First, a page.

The number of nematodes in the soil is abundant and varied. Soil nematodes are widely distributed in all types of soils. The number of nematodes in different soil depths is different. In the 10-20 cm soil layer, soil nematodes distribute most.
The role of nematodes
There are two sides to everything, and the same goes for nematodes. Let me talk about the positive side first.
Soil nematodes play a very important role in the decomposition of organic matter, nutrient conversion and energy transfer, and are an important part of the soil ecosystem. For example, nematode excreta can contribute 19% of the dissolved nitrogen in the soil. At the same time, nematodes are also used as soil indicator organisms to evaluate the ecosystem biological effects, soil health, ecosystem succession, or disturbance levels.
Almost every plant can be parasited or harmed by one or more nematodes. Some nematodes feed on plants and are commonly referred to as ‘eelworms’ in the British-speaking world. Most plant nematodes are less than 1 mm long and almost invisible to the eye. They may not impress you the way the sperm whale nematode would, but they are responsible for some 15% loss to crops per annum world-wide, equating to some US$78 billion! These soil nematodes parasitic in plants are called plant parasitic nematodes.
Plant feeding nematodes have a sharp needle-like structure in their mouth called a ‘stylet’ The stylet acts like a very small hypodermic needle and is used to pierce through cell walls and suck out the cell contents.
An example of the losses caused by eelworms is the pine wilt nematode (Bursaphelenchus xylophilus) which has been associated with the death of tens of millions of pine trees in Japan. How can something less than 1 mm long cause such devastation? The answer lies in reproduction, with the nematode reaching populations of billions per tree. That’s a lot of hungry mouths!
Sasser and Freckman surveys have shown that direct damage to food and fiber crops can reach 12% due to nematode damage, and vegetables and fruit trees can lose more than 20%.
The main hazards of nematodes are
- Nematodes absorb plant nutrients and affect the normal growth of plants. This results in weak plant growth, yellowing of leaves, poor growth of fruit trees, underdeveloped roots, and further absorption of nutrients.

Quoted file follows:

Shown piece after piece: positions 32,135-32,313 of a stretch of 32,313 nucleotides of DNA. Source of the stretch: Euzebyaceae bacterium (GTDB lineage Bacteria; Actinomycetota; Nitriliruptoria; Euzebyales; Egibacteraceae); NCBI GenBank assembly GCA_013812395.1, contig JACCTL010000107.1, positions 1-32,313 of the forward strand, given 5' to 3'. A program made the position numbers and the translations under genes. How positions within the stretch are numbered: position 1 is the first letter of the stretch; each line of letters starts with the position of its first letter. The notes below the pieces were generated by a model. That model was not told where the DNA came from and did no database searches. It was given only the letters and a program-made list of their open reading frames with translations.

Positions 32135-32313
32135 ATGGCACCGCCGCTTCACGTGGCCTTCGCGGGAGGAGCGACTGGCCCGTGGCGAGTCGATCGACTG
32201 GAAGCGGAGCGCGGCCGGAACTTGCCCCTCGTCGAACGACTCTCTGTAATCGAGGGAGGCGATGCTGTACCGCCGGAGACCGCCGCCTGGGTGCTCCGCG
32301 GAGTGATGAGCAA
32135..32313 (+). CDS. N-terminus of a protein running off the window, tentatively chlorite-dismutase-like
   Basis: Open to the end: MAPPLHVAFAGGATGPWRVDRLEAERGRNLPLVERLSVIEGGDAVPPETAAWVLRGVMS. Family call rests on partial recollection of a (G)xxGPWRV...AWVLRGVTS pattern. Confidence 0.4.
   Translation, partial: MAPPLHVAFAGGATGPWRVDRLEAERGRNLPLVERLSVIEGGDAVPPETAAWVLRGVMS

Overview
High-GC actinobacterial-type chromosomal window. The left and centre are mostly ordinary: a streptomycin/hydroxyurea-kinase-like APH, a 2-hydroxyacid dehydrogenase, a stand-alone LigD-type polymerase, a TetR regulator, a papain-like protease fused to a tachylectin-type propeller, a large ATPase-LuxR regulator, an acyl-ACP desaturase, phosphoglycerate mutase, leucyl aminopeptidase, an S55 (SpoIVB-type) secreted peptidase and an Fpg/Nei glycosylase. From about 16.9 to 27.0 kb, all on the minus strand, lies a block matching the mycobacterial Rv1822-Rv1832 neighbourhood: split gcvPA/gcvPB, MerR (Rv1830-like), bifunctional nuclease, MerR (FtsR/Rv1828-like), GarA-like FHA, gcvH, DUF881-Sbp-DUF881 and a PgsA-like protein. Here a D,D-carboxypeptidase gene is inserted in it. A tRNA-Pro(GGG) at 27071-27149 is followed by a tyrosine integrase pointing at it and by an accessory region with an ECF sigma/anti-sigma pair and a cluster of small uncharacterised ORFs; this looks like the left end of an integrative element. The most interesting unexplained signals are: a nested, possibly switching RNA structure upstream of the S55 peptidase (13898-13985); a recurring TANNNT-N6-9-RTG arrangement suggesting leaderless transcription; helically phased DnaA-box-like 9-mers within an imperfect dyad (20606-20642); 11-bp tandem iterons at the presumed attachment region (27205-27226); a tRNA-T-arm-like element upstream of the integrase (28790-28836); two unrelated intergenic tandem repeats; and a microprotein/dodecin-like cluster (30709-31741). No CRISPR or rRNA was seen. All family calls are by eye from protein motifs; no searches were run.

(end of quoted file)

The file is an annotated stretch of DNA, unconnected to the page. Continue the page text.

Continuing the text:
- The secretions of the nematode infestation and metabolism process directly stimulate the plant cells and tissues, further leading to poor plant growth, plant malformation, and affecting agricultural product yield and quality. In the case of double-grass planting, the allelopathy between plants and plants is similar.
- As the plant growth is not robust and the resistance is poor, the incidence of other diseases and pests rises sharply, and the ability to resist natural disasters also decreases.
- In addition to the disease caused by nematode elimination itself, some nematodes can also transmit other diseases such as bacterial diseases, viral diseases and fungal diseases. There are many other pathogens in the soil. When the roots are infected with nematodes, they are vulnerable to other pathogens, which aggravates the occurrence of diseases.
The current problem of control nematodes
We know that Most plant feeding nematodes live in the soil and feed on plant roots, thereby reducing the plant’s uptake of water and nutrients, and reducing tolerance to other stresses such as drought. Some transmit other disease causing agents (e.g. viruses) to plants as they feed. When numbers of eelworms get too high in the soil, farmers sometimes apply chemicals called fumigants or nematicides to the soil to control them. However, these chemicals are generally very toxic and hazardous to the health of both humans and the environment. Some nematicides have been banned because they were found to easily leach through the soil and contaminate drinking water in aquifers.
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